The summer movie season is in full swing and our next entry is Baz Lurman’s The Great Gatsby. This is a supposedly unfilmable novella. Other productions have been somewhat cursed. Even the Robert Redford version fell flat. In an interview with Stephen Colbert, Baz stated box office sales were of no concern. The truly artistic director saw this as a challenge to his creative yen and that was satisfied just by making the movie. This attitude prepares you a bit for what you will see on the screen. The love and reverence for which Baz holds Fitzgerald’s actual words is obvious. Not only do they literally float across the screen in some places, we see Nick Carraway’s narration literally rips quotes from the book.
Luhrmann utilized some of the devices he has used in past films: the frame for the movie is a writer who must put down his tragic story as some sort of catharsis after amazing events. We also see Luhrmann’s trademark bacchanalia scenes. Place them side by side with Moulin Rouge and the only difference you would be able to tell is the costuming. Mind you, Luhrmann does take a wee bit of license with some elements. Having Jay-Z produce the soundtrack was an interesting choice. It strangely does not clash with the time period at all, and in some scenes actually enhances the narrative. Not every single element is accurate to the period and I’m sure history buffs would waggle their finger at a few of the party scene choices. The themes fit Luhrmann’s tastes perfectly. The tragedy, the romantic longing – these are all things we have seen him play with well in the past.
The casting is impeccable. Di Caprio, Luhrmann’s Romeo and Juliette collaborator, is flawless as the mysterious and eternally hopeful Gatsby. We see his raw emotion as he meets Daisy again for the first time. Tobey Maguire plays well as an innocent Nick Carraway, drawn into all the character’s secrets. Joel Edgerton is menacing, heartbreaking and a scum bag rolled into one as Tom. Carey Mulligan, who seems to have a knack for playing the helpless female (see Drive), plays the shallow and delectable Daisy with ease. Her American accent is flawless and she has just the right mix of dewy eyes and vapid expression to bring the complex icon of Gatsby’s ambition to life.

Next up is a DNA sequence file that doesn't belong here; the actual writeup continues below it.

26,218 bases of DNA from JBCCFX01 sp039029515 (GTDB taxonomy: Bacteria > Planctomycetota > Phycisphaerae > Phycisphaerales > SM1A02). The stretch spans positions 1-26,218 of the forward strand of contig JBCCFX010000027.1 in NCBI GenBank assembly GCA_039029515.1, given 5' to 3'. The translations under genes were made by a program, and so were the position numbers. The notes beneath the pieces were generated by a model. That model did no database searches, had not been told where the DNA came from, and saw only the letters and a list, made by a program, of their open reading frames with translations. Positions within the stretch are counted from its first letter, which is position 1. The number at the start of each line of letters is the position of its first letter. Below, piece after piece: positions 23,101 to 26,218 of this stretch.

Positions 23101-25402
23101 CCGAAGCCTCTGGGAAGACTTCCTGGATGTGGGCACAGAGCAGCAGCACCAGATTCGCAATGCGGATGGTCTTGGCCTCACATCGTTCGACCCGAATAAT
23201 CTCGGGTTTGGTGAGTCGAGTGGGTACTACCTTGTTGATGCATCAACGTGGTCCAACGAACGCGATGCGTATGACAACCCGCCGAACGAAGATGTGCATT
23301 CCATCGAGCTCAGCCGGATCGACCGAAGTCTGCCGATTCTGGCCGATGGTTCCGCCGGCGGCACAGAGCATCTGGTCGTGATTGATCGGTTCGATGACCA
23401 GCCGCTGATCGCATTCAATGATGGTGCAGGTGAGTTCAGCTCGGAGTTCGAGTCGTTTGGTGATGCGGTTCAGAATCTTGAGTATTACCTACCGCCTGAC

Whatever you think of The Great Gatsby as a novel (which some some argue is nothing close to “The Great American Novel”), the movie translates and translates well; something that is difficult to do in cinema. A constant narrator can be annoying, but Luhrmann takes Nick and makes him a cipher for the audience. We’re able to know all the secrets of these people’s lives. We’re treated to the insights of Nick’s character as well in the form of some of Fitzgerald’s beautiful prose.
A lot of the elements are grandiose and heavy handed, but that is Luhrmann’s style and the book is not subtle in the least. Nick Carraway? Carried-away… you get it. If ever there was a grand marriage of prose and director this has to be it. Whether you love or hate the book, this is a movie to go see. 3D didn’t make it all that more enjoyable though 4D would have. With the massive amounts of glitter and confetti they used in the movie, you would have thought they would have shipped some of it out to the theaters to create an immersive movie experience. Prepare to be dazzled in some places.
Thankfully, the studios have seen past Luhrmann’s dull Australia and he’s in for more movie making in the future. Roll your stockings up and get your garters on. It’s time for all that jazz.
8 out of 10 green dock lights.